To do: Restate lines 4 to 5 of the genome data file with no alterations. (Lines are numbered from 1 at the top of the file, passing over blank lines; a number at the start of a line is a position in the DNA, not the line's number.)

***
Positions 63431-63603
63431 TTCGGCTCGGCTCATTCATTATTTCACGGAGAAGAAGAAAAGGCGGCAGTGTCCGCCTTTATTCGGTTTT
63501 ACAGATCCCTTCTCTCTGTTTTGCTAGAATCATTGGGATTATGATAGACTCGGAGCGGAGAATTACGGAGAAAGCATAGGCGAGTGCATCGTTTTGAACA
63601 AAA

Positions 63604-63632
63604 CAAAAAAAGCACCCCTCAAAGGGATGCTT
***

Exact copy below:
63601 AAA

Positions 63604-63632